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In a strange twist, it seems the world’s largest multinational free-trade zone—the EU, consisting of 28 nations—has some qualms over both expanding free trade and multinational corporate business practices. Tuesday’s headlines blared about Brussels-based bureaucrats’ plan to take a $14.5 billion bite out of a company based in Cupertino, CA. Politicians are also raising doubts about big trade deals between the union and North America. For investors, these developments are reminders that the current global environment isn’t very conducive to deal-making, and protectionism remains a factor to watch in this bull market. However, there is little proof a trade war this way cometh, and much more evidence we may simply lack the long-term positive of increasingly freer trade.
First, the big story: The EU hit Apple with a $14.5 billion (€13 billion) bill in unpaid taxes from 2003 – 2014. Brussels cited a violation of EU state-aid rules, stemming from Ireland’s friendly corporate tax policy. Specifically, companies could book global sales and hold profits in a “head office” at an Irish address where no taxes applied. Most importantly, this was legal—Apple didn’t break any tax laws here. Rather, the EU argued the arrangement was a sweetheart deal and amounted to an illegal government subsidy. The EU’s tax grab has sparked angry reactions from Apple and the US Treasury, and after having a discussion, Ireland confirmed Friday they were outraged too.
Now, while that $14.5 billion bill sounds like a huge figure,[i] this won’t cripple Apple. For one, they’ve appealed the decision, and this will likely play out in the courts for a while—the company didn’t lose almost $15 billion over night. Also, for scale, $14.5 billion comprises about 6.3% of Apple’s cash on hand ($231 billion) and less than 7% of the company’s revenue over the past year.[ii] Thus, the market reaction—Apple stock dropped -0.8% the day the news hit—was rather subdued. At the risk of sounding myopic, Apple stock had 37 worse trading days thus far in 2016,[iii] yet we can’t recall the media spilling as many pixels for those days compared to this tax kerfuffle.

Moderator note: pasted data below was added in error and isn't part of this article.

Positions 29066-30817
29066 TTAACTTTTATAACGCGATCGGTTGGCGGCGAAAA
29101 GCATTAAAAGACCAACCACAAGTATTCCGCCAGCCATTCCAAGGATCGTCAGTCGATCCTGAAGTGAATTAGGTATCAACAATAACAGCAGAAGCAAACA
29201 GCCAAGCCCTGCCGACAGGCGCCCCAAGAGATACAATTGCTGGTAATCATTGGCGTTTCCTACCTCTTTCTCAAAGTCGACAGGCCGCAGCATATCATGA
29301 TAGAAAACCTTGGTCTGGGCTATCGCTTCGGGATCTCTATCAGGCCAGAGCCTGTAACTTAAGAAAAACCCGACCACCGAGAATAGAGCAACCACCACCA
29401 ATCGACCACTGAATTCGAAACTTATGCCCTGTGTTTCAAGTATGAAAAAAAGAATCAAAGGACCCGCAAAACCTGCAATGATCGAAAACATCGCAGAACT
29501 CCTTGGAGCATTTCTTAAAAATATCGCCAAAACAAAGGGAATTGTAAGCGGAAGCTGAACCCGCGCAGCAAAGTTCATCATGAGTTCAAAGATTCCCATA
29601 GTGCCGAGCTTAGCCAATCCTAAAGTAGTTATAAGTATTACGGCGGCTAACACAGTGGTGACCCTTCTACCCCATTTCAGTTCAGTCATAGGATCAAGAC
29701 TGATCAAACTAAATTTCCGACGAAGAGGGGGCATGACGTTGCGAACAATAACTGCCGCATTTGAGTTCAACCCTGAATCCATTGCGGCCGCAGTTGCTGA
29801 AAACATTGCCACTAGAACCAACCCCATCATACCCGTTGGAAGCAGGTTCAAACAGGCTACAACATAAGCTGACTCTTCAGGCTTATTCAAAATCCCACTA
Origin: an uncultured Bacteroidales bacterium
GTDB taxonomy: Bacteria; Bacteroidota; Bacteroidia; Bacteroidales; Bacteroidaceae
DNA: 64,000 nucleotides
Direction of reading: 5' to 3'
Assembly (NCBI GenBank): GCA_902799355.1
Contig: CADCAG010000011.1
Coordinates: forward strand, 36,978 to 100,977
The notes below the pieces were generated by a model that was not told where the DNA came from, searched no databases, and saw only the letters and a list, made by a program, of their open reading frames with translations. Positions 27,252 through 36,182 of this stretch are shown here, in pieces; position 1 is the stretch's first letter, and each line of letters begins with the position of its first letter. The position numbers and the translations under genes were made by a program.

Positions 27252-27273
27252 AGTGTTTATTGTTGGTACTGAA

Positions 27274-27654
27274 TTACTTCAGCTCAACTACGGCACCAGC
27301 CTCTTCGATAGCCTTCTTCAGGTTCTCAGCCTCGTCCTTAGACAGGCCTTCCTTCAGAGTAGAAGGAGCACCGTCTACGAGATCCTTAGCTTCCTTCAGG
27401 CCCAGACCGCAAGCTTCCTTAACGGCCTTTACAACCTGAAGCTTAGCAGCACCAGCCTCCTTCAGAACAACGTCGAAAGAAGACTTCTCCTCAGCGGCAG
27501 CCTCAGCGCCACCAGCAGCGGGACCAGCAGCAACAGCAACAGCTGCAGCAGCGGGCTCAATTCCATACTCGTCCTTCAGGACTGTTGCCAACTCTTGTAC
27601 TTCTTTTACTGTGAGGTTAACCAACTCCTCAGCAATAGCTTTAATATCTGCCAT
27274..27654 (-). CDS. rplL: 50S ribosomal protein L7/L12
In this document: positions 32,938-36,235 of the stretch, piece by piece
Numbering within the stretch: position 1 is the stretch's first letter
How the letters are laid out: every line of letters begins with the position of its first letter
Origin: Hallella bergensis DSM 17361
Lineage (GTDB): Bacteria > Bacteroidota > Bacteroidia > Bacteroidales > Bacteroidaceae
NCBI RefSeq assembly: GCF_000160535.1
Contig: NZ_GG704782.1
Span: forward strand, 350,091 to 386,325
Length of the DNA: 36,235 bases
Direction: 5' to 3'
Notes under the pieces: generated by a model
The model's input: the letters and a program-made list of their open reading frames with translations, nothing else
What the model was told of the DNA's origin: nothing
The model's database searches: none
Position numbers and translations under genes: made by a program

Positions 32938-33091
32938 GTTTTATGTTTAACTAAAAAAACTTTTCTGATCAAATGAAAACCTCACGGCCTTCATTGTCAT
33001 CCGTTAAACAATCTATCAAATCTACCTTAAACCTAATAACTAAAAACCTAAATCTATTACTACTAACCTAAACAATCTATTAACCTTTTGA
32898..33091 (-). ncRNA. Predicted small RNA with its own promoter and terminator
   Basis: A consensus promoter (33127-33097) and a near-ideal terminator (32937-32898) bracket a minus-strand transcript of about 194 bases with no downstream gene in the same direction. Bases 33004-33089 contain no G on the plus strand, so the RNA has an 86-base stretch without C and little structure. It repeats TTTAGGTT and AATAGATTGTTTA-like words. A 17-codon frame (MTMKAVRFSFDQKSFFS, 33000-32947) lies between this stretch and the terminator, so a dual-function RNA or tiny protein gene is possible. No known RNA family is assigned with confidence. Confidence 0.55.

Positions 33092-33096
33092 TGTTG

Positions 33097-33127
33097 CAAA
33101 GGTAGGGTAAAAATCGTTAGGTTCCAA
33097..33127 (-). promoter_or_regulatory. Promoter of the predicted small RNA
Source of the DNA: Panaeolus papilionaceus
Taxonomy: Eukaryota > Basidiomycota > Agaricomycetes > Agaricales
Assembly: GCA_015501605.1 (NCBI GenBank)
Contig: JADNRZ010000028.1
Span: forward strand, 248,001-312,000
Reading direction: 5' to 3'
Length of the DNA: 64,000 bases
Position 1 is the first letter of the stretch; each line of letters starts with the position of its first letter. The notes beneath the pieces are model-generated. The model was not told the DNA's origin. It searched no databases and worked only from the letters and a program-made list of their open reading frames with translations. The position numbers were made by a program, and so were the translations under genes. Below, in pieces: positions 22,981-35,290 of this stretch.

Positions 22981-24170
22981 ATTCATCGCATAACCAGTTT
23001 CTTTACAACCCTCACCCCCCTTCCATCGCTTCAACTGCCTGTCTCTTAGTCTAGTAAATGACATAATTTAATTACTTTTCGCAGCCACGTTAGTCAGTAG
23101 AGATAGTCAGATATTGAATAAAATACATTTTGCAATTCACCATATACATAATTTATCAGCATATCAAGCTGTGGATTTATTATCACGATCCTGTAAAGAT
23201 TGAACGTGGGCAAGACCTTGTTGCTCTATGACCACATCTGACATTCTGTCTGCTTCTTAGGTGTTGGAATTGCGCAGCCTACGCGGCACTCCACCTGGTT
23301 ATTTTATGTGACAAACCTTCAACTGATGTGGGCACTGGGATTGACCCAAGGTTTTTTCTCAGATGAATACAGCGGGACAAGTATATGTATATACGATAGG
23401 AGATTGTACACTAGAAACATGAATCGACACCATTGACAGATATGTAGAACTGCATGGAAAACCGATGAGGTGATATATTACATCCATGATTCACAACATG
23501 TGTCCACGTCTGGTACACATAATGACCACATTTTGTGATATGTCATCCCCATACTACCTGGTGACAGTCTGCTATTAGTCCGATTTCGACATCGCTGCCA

That said, while the direct impact on Apple is limited, this episode exhibits the EU’s recent protectionist tendencies, which aren’t positive. As some have pointed out, the EU’s behavior against businesses seems inconsistent. The bureaucrats in Brussels have hammered multinational companies while European companies receive a slap on the wrist in comparison. It isn’t our place to deem who is right and wrong here, but we are wary of haphazard regulatory actions, which can sink confidence and dissuade companies from future business activities. Retroactive tax grabs in particular discourage risk-taking and investment. How can you plan when the rules are never certain? Plus, the EU’s behavior risks drawing the ire of other countries. We aren’t saying retaliation is forthcoming or a trade war looms, but any developments hampering capital movement wouldn’t be good.